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Flashcards in XX - The Endocrine System Deck (166)
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1
Q
A benign, well-circumscribed, soft lesion of the pituitary gland that may compress the optic chiasm and adjacent structures. Composed of relatively uniform, polygonal cells arrayed in sheets, cords, or papillae. SEE SLIDE 20.1.
A
Pituitary adenoma (TOPNOTCH)Robbins Basic Pathology, 8th ed., p. 754
2
Q
Most common type of hyperfunctioning pituitary adenoma.
A
Prolactinomas (TOPNOTCH)Robbins Basic Pathology, 8th ed., p. 754
3
Q
Microscopically, these are composed of densely or sparsely granulated cells, and immunohistochemical stains demonstrate growth hormone within the cytoplasm of the neoplastic cells.
A
Growth Hormone-Producing Adenomas (TOPNOTCH)Robbins Basic Pathology, 8th ed., p. 754
4
Q
A condition characterized by excessive urination (polyuria) caused by an inability of the kidney to properly resorb water from the urine.
A
Diabetes insipidus(TOPNOTCH)Robbins Basic Pathology, 8th ed., p. 757
5
Q
Enzyme deficient in central Diabetes insipidus.
A
Anti-diuretic hormone(TOPNOTCH)Robbins Basic Pathology, 8th ed., p. 757
6
Q
Disease caused by excessive levels of ADH, leading to resorption of excess water, with resultant hyponatremia.
A
Syndrome of inappropriate ADH secretion (SIADH)(TOPNOTCH)Robbins Basic Pathology, 8th ed., p. 757
7
Q
The most common cause of hypothyroidism in areas of the world where iodine levels are sufficient. Presents as painless enlargement of the gland, associated with hypothyroidism.
A
Hashimoto thyroiditis (TOPNOTCH)Robbins Basic Pathology, 8th ed., p. 757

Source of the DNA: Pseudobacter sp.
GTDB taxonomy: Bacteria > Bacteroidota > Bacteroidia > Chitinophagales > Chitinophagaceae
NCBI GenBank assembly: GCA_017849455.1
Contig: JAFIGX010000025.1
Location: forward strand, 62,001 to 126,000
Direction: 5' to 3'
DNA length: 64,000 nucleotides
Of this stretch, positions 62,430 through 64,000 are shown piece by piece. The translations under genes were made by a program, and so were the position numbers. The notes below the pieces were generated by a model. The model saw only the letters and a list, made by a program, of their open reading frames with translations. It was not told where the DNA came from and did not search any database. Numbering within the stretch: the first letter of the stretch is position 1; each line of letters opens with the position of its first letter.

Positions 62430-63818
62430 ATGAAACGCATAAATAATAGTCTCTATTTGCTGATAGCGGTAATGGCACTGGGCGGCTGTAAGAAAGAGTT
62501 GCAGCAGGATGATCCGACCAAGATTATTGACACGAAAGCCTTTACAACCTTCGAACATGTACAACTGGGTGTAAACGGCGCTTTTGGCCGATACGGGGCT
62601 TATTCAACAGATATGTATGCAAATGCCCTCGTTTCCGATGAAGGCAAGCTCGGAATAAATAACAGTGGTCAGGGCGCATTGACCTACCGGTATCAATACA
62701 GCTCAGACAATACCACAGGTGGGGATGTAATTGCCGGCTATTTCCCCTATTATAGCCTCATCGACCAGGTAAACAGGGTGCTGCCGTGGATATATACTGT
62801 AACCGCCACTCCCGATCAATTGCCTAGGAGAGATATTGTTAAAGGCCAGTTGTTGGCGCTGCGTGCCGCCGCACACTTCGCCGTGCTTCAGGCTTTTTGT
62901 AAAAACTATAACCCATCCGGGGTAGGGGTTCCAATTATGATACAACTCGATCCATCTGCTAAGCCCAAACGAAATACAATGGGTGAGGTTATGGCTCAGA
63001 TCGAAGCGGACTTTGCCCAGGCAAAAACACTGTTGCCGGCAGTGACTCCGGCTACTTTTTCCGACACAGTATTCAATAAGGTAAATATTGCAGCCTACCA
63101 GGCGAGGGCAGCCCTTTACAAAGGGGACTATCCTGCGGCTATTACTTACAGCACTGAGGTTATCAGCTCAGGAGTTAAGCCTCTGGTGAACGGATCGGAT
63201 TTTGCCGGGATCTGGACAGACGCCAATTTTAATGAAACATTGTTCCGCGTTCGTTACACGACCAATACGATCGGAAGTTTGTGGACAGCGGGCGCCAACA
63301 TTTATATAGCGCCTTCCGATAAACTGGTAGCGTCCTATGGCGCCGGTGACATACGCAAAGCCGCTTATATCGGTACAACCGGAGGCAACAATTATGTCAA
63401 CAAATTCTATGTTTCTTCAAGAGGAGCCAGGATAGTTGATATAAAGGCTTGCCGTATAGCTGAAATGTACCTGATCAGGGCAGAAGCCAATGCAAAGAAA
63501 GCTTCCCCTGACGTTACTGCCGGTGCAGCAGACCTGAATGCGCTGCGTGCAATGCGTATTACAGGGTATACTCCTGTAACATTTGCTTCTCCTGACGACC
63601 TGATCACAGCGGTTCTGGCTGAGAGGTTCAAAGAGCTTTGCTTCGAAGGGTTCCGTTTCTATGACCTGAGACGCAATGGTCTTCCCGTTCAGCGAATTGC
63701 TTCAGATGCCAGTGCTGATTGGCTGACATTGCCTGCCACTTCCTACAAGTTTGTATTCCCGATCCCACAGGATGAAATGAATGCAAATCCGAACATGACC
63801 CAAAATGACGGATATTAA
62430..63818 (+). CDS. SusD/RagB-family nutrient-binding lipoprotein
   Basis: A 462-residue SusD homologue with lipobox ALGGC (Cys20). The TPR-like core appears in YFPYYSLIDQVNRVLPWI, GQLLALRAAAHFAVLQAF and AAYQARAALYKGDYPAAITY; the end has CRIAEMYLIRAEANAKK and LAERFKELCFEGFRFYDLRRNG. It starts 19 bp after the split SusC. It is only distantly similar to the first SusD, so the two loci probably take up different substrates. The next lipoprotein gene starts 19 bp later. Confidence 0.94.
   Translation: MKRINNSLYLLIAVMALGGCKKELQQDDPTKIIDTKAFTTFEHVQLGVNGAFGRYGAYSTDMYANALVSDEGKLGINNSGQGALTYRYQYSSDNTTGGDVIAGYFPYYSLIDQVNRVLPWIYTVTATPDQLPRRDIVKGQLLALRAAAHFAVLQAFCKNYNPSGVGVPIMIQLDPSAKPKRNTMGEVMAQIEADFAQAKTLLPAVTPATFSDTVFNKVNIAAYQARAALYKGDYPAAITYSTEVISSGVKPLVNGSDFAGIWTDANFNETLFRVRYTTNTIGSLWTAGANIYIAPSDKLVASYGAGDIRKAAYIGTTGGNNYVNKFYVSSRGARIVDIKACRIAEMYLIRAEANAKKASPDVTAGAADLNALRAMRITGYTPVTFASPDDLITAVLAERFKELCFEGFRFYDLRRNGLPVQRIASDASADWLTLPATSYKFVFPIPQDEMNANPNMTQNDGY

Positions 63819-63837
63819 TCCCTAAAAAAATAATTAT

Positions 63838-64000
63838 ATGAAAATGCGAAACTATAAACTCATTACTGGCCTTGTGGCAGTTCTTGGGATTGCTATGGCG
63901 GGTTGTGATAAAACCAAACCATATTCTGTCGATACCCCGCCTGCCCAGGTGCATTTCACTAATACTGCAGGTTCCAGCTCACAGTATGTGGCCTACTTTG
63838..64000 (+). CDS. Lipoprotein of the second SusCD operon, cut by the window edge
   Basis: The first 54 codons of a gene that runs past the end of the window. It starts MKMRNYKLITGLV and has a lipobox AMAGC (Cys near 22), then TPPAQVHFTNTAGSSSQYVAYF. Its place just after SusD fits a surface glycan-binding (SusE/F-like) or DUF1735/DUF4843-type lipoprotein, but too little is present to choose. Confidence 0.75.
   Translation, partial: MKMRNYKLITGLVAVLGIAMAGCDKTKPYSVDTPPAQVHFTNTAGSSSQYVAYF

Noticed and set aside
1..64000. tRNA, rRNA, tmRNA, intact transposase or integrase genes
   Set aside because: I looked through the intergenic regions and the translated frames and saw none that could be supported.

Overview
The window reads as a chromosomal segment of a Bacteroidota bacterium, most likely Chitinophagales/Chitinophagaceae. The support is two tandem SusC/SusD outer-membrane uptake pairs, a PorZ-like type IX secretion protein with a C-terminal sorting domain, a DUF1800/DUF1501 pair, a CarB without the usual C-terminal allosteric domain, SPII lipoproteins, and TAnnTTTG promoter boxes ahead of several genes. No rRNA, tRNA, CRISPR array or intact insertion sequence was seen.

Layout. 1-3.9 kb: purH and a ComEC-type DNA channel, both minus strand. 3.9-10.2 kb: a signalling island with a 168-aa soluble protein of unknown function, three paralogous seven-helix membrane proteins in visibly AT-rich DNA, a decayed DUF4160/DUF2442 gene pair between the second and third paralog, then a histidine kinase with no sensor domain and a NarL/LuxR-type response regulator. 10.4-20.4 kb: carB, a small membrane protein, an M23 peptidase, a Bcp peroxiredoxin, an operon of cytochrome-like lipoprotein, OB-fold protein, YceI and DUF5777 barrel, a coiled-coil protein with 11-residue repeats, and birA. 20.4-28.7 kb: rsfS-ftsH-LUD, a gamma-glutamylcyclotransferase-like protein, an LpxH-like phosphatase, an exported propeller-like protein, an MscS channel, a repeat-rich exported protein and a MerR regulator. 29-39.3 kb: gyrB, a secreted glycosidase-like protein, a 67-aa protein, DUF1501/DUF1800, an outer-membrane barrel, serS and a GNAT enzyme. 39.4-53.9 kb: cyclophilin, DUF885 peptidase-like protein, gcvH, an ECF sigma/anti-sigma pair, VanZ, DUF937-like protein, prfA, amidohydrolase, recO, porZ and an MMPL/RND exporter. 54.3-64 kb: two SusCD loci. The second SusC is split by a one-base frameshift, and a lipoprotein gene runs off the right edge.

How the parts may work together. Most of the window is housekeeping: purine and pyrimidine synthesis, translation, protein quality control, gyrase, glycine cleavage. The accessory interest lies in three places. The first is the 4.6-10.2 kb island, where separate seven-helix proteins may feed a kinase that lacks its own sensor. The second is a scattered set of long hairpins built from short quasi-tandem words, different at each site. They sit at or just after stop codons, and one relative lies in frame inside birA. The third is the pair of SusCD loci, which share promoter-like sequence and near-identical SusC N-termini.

8
Q
The thyroid is diffusely and symmetrically enlarged, with intact capsule. Microscopically, reveals a mononuclear inflammatory infiltrate with germinal centers. Also has Hurthle or oxyphil cells, which are cells with eosinophilic, granular cytoplasm. SEE SLIDE 20.2.
A
Chronic Lymphocytic (Hashimoto) Thyroiditis (TOPNOTCH)Robbins Basic Pathology, 9th ed., p. 724
9
Q
A rare disorder characterized by extensive fibrosis involving the thyroid and contiguous neck structures. Idiopathic in nature. SEE SLIDE 20.3.
A
Riedel thyroiditis(TOPNOTCH)Robbins Basic Pathology, 8th ed., p. 762
10
Q
Believed to be caused by a viral infection or a postviral inflammatory process, this lesion of the thyroid gland is characterized by unilateral or bilateral enlargement of the thyroid, with disruption of thyroid follicles. Extravasation of colloid leads to a granulomatous reaction. Healing occurs by resolution of inflammation and fibrosis. SEE SLIDE 20.4.
A
Subacute Granulomatous (de Quervain) Thyroiditis (TOPNOTCH)Robbins Basic Pathology, 8th ed., p. 762
11
Q
Also known as "silent" or "painless" thyroiditis n a subset of patients the onset of disease follows pregnancy. Unlike Hashimoto thyroiditis, follicular atrophy or Hurthle cell metaplasia are not commonly seen.
A
Postpartum thyroiditis/ Subacute Lymphocytic Thyroiditis (TOPNOTCH)Robbins Basic Pathology, 8th ed., p. 762
12
Q
Thyroid gland is diffusely enlarged due to hyperplasia and hypertrophy of the thyroid follicular cells. The follicular epithelial cells are tall, columnar, and more crowded than usual. These cells actively resorb the colloid in the centers of the follicles, resulting in the "scalloped" appearance of the edges of the colloid. SEE SLIDE 20.5.